Pages

November 3, 2011

New study indicates rearview mirror is optimal display location for avoiding accidents when vehicles are reversing


Each year in the USA, accidents when reversing vehicles claim the lives of more than 225 individuals – mostly small children – and cause approximately 17,000 injuries. A new study reveals that in order to minimise these tragedies, vehicles should be equipped with a backup camera system with the related display located in the interior rearview mirror.

That’s the primary conclusion of Exponent, a leading engineering and scientific consulting company, which recently concluded a two-month study evaluating driver interaction and performance with rearview camera systems. These systems typically consist of a rearward-mounted camera and interior display that provides a view of the area directly behind the vehicle in order to expand rearward visibility and help decrease the rearward blind zone. The displays currently are located in the interior rearview mirror or in one of several in-dash/centre console locations.



“A number of previous studies have shown that rear camera systems reduce reversing accidents and that mirror-integrated rear camera displays are more effective than those located in the centre console,” stated Douglas Young, Ph.D., who leads Exponent’s Human Factors group in Los Angeles, California, and oversaw the study along with vision experts Robert Rauschenberger PhD, and Genevieve Heckman PhD.

“Our conclusions supported these findings yet also revealed how mirror-integrated displays have additional, significant advantages,” said Young. “In short, by placing the rear camera display in the mirror, you can increase display usage, improve driver scan patterns, enhance productive gaze durations and minimise reaction times.”

The Exponent study ran more than 70 people through a series of backing manoeuvres using three 2011 Ford Edge models equipped with backup cameras. The first vehicle was equipped with an 8-inch display in the centre console, the second with a 4.3-inch display located slightly higher in the centre console, and the third with a 3.3-inch display in the rearview mirror. A sophisticated eye-tracking system monitored each driver’s eye movements during reversing tasks while a computer collected acceleration and brake-displacement data.

The study found that those driving a vehicle equipped with the mirror-integrated display had a scan pattern that closely resembled typical behaviours of drivers, spent more time utilising the display, had a higher percentage of productive glances to the display and mirrors, and reacted twice as fast in potential accident situations compared with those driving vehicles equipped with displays in the other locations.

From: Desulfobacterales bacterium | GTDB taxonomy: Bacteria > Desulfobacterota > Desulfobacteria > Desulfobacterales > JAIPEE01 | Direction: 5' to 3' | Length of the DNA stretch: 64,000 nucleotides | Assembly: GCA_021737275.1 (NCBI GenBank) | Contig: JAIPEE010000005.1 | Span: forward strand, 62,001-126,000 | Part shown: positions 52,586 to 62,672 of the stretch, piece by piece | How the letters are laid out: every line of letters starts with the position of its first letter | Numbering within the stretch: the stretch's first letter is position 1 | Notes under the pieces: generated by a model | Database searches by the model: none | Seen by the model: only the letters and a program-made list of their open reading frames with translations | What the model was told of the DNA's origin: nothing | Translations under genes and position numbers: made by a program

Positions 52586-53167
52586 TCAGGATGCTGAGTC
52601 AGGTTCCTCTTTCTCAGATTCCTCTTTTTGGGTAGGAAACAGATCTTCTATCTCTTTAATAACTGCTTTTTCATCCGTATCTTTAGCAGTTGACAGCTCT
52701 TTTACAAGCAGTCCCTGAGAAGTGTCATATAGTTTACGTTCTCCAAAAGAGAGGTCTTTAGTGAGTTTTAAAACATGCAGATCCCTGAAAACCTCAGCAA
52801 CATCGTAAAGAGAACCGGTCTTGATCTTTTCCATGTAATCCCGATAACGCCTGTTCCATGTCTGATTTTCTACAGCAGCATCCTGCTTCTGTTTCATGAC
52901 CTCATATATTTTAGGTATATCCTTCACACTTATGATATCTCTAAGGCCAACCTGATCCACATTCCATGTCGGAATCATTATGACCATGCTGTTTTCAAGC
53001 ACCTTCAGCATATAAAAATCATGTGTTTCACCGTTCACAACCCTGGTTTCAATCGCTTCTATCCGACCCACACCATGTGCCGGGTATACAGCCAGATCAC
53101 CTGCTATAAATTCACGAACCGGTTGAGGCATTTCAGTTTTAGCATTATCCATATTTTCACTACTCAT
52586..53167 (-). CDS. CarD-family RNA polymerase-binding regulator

Preventing accidents when vehicles are reversing has been a longstanding priority of the National Highway Traffic Safety Administration (NHTSA), which currently plans to finalise by 30 December 2011 new regulations requiring car makers to equip all new light vehicles sold in the USA with camera rearview systems and related displays. Currently, car makers around the globe are working diligently to ensure that all new vehicles will comply with the proposed regulations.

NHTSA’s initiatives are even affecting the automotive supply base, including Gentex Corporation, a supplier of “smart” rearview mirrors that control glare and house other electronic features, including displays. Gentex commissioned the Exponent study, primarily based on automaker requests for an evaluation of the mirror’s effectiveness as a location for displaying rear camera video.

“Most drivers agree that the mirror is the safest, most intuitive and ergonomic location for backup camera displays,” said Gentex senior vice president Mark Newton. “But we needed an objective evaluation of display performance and a better understanding of how drivers interact with rear camera displays. Based on these findings, we’re confident we can provide the automotive industry with the fastest, brightest, most effective rear camera displays available.”

”Additionally, Gentex chose Exponent to conduct this research because it is a research powerhouse that often is utilised by global car making OEMs to help resolve vehicle safety issues,” said Newton. “We felt it was important to select a company that our customers know and respect.”

Gentex believes the Exponent research has implications on future display strategies and vehicle design. As the need to display driver information in the vehicle increases, and as centre console displays become even more crowded with infotainment and other features not required for the driving task, Gentex believes its mirrors are a logical place to display additional alerts and notifications the driver needs to incorporate into the driving task.

“The mirror has always been used as a display,” said Newton. “It’s where the driver constantly looks for input needed to make driving decisions. It’s only natural, then, to deliver additional driver warning alerts via the mirror display.”

In the future, Gentex foresee mirror-borne displays that not only provide rear camera video, but also the alerts and notifications associated with advanced driver-assist systems like lane departure warning, forward collision warning and sign recognition.

| Gentex